We live during a time when there are many things that can divide our community. Emergency physicians come from different places with different backgrounds, political views, and workplaces. Despite these forces, what I witnessed during ACEP21 in Boston was a clear coming together. We got back to the days of debating key issues and then laughing together, in person. We got back to respectfully listening then sharing a meal or a drink together. We wore our masks and did our daily health checks with a cheerful attitude because we prioritized the health and safety of each other. Most importantly, we re-energized ourselves to continue working together toward the betterment of your peers and patients.

We all made ACEP21 a shining example that it’s not just okay to be meeting again, it’s great to be meeting again. I’m extremely grateful to work with such dedicated staff, leaders and volunteers. Each of your efforts was valued by our EM community as well as the professional meetings community in Boston and beyond. 

Just 330(ish) days until ACEP22. See you in San Francisco!

ICYMI: You also may not know that ACEP has expanded its commitment to raising the bar on fair contracting and employment practices for everyone, prioritizing transparency and advocacy for our community. We’ve always had policies designed to influence decisionmakers and stakeholders, but we’ve recently consolidated them into a new Career Center. Our goal is to give all members a one-stop-shop for their career concerns, with resources like an interactive contract checklist to help differentiate best practices from red flags and a primer for understanding your rights under the law to gain access to Medicare billings made in your name. We’ve also begun voluntarily collecting non-competitive information from all emergency physician-employing entities, including exhibitors, advertisers, and sponsors of ACEP meetings and products, to increase transparency and demonstrate an employers’ adherence to key ACEP policy statements related to employer best practices.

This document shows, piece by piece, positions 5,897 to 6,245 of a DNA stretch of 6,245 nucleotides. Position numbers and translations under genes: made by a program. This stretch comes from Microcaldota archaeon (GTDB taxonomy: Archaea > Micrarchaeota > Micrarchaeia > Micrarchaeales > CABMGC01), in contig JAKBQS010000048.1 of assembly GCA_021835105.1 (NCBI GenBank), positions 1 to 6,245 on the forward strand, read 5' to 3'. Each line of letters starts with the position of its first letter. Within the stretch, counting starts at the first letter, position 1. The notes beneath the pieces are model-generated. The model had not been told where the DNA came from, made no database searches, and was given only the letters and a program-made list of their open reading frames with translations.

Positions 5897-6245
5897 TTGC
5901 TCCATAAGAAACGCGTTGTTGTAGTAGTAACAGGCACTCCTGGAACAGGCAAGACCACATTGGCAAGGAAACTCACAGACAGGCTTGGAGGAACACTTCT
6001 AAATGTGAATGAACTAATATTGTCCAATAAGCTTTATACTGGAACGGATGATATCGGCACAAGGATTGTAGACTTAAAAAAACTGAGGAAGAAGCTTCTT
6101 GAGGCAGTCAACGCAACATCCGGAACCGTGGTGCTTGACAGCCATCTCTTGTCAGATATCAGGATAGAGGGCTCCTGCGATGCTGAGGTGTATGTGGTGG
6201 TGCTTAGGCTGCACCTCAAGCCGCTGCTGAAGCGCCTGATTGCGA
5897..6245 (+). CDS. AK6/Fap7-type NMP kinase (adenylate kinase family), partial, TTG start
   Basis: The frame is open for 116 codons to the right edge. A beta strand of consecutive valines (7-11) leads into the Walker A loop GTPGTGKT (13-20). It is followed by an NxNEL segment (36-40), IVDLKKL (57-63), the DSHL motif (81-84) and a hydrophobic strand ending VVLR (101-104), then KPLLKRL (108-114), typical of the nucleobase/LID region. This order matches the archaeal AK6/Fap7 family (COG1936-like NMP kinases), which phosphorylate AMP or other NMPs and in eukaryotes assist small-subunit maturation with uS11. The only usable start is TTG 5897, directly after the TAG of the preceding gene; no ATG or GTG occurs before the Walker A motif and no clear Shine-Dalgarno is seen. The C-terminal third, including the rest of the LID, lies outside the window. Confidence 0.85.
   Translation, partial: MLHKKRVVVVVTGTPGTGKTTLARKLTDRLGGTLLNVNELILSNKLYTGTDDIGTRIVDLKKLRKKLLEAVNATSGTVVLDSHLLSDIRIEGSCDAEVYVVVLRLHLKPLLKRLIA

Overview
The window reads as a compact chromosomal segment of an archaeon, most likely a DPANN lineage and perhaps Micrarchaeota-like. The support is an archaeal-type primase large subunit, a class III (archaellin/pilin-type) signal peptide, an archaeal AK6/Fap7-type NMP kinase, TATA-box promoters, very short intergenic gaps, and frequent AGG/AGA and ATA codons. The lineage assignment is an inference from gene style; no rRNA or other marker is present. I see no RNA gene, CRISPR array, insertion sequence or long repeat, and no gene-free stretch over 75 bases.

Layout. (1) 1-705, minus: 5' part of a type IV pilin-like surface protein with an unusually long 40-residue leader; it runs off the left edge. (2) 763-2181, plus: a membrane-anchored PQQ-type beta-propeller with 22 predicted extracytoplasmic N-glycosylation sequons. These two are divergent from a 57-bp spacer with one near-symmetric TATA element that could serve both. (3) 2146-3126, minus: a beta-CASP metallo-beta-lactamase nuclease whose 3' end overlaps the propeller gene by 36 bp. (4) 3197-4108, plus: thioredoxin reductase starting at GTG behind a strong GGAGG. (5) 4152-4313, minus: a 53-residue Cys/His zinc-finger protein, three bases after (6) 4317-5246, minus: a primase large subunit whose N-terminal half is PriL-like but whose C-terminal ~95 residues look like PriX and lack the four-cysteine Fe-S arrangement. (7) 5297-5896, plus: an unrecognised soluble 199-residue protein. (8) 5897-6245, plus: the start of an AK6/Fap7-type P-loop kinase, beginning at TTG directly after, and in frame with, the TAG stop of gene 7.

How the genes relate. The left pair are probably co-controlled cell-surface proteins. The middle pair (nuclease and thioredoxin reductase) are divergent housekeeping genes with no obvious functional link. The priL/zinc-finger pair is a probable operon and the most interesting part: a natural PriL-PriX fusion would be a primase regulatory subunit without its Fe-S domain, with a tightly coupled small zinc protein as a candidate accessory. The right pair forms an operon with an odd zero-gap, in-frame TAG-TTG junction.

NOW: The convention always marks a time of transition for ACEP leadership. During the ACEP Council meeting, we gratefully applauded the work of immediate Past-President Mark Rosenberg, DO, FACEP, and Past-President Bill Jaquis, MD, FACEP, whom we were unable to recognize in person due to last year’s virtual meeting. Both of these leaders served during the unique hardships of this ongoing pandemic and received well-deserved, long-lasting standing ovations from the Council audience.

Dr. Rosenberg passed the gavel to new ACEP President Gillian Schmitz, MD, FACEP, who delivered a powerful speech that tackled some of the most controversial issues facing our specialty. We saw the Council voted Christopher Kang, MD, FACEP, as president-elect. Dr. Kang will become ACEP’s first Asian-American president when he assumes the position during ACEP22.